Don’t Use It Wear It – Radio Hat was basically the geekiest invention of 1949

Neil Patrick
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In the early ’30s, there was a boom in the exploration of wireless radio, but long before the transistor  offered such an option, something called, “Radio Hat” was seen at the streets of Paris in 1931. This later was renamed as Dadaist Radio Hat. Although, this fashionable portable radio never made it, the idea of  “don’t use it wear it” led to the later invention of the  “Man-from-Mars Radio Hat.” that was a huge hit in 1949.

The  1949’s Radio Hat was a portable radio built into a pith helmet that would bring in stations within a 20 mile (32 km) radius. It was introduced in early 1949 for $7.95 as the “Man-from-Mars Radio Hat.” Thanks to a successful publicity campaign, the Radio Hat was sold at stores from coast to coast in the United States.

The Radio Hat was manufactured by American Merri-Lei Corporation of Brooklyn N.Y. The company was a leading supplier of party hats, noise makers, and other novelty items. Its founder, Victor Hoeflich, had invented a the machine to make paper Hawaiian leis while still in high-school (1914), and by 1949 the company shipped millions of leis to Hawaii each year. An inventor and gadgeteer, Hoeflich continued to develop and even sell machinery that manufactured paper novelty items.

Battery-operated portable radios had been available for many years, but Hoeflich hoped a radio with innovative packaging and a publicity campaign could be a runaway success. The transistor had just been invented, but was still an expensive laboratory curiosity; the first pocket transistor radio was still 5 years away. This radio would have to use the existing vacuum tube technology and the tubes would be a prominent design feature. The loop antenna and the tuning knob were also visible. The hat was available in eight colors: Lipstick Red, Tangerine, Flamingo, Canary Yellow, Chartreuse, Blush Pink, Rose Pink and Tan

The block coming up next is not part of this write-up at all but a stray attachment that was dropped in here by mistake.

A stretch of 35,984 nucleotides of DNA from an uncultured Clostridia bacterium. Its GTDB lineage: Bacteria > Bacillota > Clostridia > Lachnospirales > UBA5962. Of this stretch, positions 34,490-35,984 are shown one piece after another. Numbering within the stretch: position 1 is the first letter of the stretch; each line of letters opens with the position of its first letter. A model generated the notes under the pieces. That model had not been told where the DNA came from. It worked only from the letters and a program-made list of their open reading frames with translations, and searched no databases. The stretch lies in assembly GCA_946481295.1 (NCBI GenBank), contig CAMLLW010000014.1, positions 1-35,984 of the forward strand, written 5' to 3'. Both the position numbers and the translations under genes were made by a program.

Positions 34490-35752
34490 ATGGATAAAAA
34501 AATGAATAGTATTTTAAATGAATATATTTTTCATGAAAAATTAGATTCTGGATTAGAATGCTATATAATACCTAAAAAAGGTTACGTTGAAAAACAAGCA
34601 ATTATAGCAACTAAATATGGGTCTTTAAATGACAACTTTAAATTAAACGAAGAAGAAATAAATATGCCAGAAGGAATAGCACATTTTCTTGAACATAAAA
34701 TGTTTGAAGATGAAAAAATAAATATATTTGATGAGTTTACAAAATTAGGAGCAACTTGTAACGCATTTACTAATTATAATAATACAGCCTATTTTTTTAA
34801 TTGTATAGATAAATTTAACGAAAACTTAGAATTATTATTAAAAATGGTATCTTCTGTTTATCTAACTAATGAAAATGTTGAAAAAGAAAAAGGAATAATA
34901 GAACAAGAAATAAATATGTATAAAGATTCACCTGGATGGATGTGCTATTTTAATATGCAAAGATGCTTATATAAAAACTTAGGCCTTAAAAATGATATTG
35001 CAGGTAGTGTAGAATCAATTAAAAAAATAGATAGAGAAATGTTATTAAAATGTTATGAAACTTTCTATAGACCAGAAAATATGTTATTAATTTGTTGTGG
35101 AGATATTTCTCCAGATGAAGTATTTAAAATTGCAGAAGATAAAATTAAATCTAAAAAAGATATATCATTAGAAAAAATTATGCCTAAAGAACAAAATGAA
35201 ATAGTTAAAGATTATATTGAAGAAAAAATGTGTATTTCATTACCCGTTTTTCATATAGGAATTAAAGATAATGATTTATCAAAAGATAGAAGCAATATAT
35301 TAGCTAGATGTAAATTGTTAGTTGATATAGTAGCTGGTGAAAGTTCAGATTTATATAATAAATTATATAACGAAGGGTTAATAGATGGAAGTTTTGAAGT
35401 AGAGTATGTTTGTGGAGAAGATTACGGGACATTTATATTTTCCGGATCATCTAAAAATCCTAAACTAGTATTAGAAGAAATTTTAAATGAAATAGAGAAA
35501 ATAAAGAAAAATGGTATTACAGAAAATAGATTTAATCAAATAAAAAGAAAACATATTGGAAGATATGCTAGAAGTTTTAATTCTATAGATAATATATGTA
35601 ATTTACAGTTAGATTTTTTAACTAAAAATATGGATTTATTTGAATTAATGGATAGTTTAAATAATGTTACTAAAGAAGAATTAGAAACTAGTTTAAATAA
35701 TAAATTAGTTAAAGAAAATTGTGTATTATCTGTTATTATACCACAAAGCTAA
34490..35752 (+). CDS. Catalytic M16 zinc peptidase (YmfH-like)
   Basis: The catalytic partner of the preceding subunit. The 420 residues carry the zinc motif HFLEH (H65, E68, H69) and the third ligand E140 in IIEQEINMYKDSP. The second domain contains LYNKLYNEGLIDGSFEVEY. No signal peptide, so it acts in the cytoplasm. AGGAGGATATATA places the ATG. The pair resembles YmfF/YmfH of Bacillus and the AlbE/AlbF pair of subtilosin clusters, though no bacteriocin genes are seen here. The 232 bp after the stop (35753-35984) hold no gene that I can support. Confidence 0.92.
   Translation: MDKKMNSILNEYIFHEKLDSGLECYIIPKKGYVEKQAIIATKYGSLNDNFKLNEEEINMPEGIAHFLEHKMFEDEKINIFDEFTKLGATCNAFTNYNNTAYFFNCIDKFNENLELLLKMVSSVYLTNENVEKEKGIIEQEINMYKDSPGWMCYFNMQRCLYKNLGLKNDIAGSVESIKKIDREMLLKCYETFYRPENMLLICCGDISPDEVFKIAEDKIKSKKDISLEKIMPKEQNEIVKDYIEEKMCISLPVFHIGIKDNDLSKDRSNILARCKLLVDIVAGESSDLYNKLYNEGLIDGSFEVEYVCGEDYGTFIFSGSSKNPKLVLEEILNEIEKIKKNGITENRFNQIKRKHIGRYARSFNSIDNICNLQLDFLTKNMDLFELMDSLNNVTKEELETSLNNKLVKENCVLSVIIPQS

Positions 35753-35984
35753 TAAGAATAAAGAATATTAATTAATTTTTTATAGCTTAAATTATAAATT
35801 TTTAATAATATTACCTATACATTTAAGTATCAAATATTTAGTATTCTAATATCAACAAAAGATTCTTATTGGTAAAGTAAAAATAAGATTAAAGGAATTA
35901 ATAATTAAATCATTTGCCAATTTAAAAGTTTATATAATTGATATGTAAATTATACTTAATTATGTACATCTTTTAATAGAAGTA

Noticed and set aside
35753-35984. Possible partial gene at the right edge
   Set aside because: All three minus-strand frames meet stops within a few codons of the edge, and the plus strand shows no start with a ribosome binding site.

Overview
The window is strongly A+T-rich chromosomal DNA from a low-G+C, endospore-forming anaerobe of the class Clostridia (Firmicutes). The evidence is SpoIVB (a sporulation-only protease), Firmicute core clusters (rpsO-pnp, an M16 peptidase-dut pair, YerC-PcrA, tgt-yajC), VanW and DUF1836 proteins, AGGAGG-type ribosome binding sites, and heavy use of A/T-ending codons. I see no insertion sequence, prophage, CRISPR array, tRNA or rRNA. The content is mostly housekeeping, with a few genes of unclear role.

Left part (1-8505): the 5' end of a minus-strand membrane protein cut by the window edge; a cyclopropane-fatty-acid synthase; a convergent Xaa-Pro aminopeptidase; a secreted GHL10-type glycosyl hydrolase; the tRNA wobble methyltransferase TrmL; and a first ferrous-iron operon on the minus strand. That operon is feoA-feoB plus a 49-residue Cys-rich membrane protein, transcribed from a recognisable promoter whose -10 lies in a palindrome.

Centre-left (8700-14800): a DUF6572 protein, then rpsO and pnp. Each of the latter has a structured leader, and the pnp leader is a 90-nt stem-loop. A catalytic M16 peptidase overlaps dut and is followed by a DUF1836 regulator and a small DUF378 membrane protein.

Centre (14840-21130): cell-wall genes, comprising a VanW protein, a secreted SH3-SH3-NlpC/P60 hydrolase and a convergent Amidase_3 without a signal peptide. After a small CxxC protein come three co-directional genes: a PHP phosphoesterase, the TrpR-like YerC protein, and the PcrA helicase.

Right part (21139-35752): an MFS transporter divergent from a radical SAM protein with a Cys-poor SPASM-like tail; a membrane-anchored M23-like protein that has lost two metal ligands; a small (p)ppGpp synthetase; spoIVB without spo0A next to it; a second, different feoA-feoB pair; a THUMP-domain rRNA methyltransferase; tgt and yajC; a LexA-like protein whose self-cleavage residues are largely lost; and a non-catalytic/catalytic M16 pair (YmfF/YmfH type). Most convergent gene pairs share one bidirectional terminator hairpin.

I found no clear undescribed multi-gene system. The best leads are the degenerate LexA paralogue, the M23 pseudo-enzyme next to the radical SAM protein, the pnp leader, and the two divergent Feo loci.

n March 1949, Victor Hoeflich held a press conference to introduce the “Man from Mars, Radio Hat”. Hoeflich knew a picture would tell the story so he had several teenagers modeling the Radio Hats for the reporters and photographers. Soon pictures and news stories appeared in newspapers coast to coast.The articles typically included a photo of a young lady wearing the hat and a six-paragraph story. The Radio Hat also received widespread coverage in magazines. This included do-it-yourself magazines such as Popular Mechanics, Popular Science,  Mechanix Illustrated, and Radio-Electronics. There was also coverage in general-audience magazines such as Life, Time, Newsweek, and The New Yorker.

The Radio Hat was sold in department stores and by mail order. A Van Nuys, California service station chain sold the hats as a promotion item to customers who purchased gasolineThe massive publicity did not lead to lasting sales. Advertisements for the Radio Hat stopped in early 1950. In a 1956 interview, Hoeflich said the company still got orders for the hat even though it was long out of production.

Hugo Gernsback, the Editor of Radio-Electronics, was impressed with the Radio Hat and the June 1949 issue had a two-page article describing the circuitry and construction of the radio. The cover photograph shows a 15-year-old Hope Lange wearing a Lipstick Red hat. She went on to become an award-winning the stage, film, and television actress. She was nominated for the 1957 Academy Award for Best Supporting Actress for her role as Selena Cross in the film Peyton Place.